Walmart has been asking Green Day to do a ‘Radio Edit’ copy of their latest album ’21st Century Breakdown’.greenday

“Wal-Mart said that it’s the company’s long-standing policy not to stock any CD with a parental advisory sticker.”

“As with all music, it is up to the artist or label to decide if they want to market different variations of an album to sell, including a version that would remove a PA rating,” Wal-Mart spokeswoman Melissa O’Brien said. “The label and artist in this case have decided not to do so, so we unfortunately can not offer the CD.”

Which begs at least one question…’How do they sell any rap CDs?’

And I don’t know…begs I guess another question…’Given the nature of music in the 21st century, given the nature and power of iTunes and the MP3, given that the Black Eye Peas new album comes out soon (one version of the new album is available exclusively at Target…LOL Walmart) also and is trying to revinvent the idea of the CD and the album, given all of these things…who even buys CDs anymore?’

Sounds like Walmart is experiencing it’s own ’21st Century Breakdown’.

Read the whole story here.

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This week there are a number of big music releases on the horizon. the biggest perhaps is Green Day’s follow up to ‘American Idiot’. In the UK, close behind it is the new Manic Street Preachers. On the list is also the very long awaited ‘Relapse’ from Eminem.

I’ve never been a big Eminem fan at all, but I will admit that some of his songs have an infectious quality that drag you in and make you listen to them. There is a rawness and authenticity to his story telling that is intriguing and inviting.

At first glance though this album looks to be a trainwreck waiting to happen…especially if you have young children or work with young people. The title is ‘Relapse’ and the album artwork is full of pills and drugs. The majority of the songs appear to have significant language issues, clearly not for virgin ears.

Buried underneath alot of the ‘cringe-worthy’ stuff are some real gems.
The song ‘Beautiful’ is perhaps the best example.

eminem

Read some of the lyrics in the song below: (Chorus)
in my shoes, just to see
what its like, to be me
ill be you, lets trade shoes
just to see what itd be like
to feel your pain, you feel mine
go inside eachothers minds
just to see what we’d find
look at s**t through eachothers eyes
it dont matter saying you aint beautiful
they can all get f**ked just stay true to you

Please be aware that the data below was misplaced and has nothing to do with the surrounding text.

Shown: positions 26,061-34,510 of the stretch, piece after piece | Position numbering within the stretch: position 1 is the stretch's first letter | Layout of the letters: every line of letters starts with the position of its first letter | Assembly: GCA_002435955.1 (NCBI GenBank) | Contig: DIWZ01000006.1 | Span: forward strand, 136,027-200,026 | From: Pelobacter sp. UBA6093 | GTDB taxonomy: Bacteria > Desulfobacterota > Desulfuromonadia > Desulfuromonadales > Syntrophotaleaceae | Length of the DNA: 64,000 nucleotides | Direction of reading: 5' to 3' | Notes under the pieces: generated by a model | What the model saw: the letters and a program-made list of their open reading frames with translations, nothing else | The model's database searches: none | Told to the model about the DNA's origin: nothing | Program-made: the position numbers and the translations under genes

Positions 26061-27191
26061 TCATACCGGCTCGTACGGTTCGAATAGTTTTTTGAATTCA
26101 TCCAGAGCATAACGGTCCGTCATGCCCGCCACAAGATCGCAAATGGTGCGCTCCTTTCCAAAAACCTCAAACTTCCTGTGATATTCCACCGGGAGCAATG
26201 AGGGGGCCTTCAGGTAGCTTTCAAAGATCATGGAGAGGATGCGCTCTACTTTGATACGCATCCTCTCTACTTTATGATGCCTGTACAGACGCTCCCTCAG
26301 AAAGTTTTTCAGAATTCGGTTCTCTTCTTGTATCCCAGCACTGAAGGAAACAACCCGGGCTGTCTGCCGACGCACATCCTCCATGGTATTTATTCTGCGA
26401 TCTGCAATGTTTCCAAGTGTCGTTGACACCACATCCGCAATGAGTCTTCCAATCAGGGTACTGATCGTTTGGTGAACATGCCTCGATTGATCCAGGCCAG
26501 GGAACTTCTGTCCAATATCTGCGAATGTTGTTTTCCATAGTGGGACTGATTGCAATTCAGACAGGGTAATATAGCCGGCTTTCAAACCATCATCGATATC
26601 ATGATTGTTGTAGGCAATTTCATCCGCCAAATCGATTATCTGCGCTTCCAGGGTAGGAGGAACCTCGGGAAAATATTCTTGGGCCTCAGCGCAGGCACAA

dont matter saying you aint beautiful
they can all get f**ked just stay true to you
so
it dont matter saying you aint beautiful
they can all get f**ked just stay true to you

The language isn’t great…but Marshall is telling his listeners that his life isn’t easy either…but to really understand and care for each other they need to deeply understand and experience each other’s lives. He exhorts his listeners to stay true to who they are, continuing the message from the verses to not sell out to their friends expectations, and to never believe anyone who says they aren’t beautiful.

The outro is even better:
yeah
to my babies
stay strong
daddy will be home soon
and to the rest of the world
god gave you shoes to fit you
so put em on and wear them
be yourself man
be proud of who you are
and even if it sounds corny
dont ever let anyone tell you you ain’t beautiful

Is Eminem getting ‘soft’ or as he says ‘corny’ with old age? God gave each of us shoes to fit…don’t put on someone else’s shoes…wear the ones we’ve been given and alway believe we are beautiful.

These are the messages that I wish would ring through more often through secular music. These are the messages that I wish that would ring through in credible, authentic, and relevant ways in ‘Christian’ music.

Kids in our youth ministries and communities will be listening to this album and this track despite how we feel about the language and the album artwork. Will you be left out in the cold when kids are talking about it? Will you be an uninformed voice of disapproval or will you be an informed voice that encourages kids to understand and constructively evaluate the music they listen to? Will the messages we bring to our young people about Jesus Christ have the same authenticity, honesty and relevance of Eminem’s ‘Beautiful’?

If we think Jesus is ‘Beautiful’ and our young people are ‘Beautiful’ we better represent him with the same authenticity, honest and relevance as Eminem or risk a ‘relapse’ back into tired, boring, and repetitive messages of hope that arything but hopeful.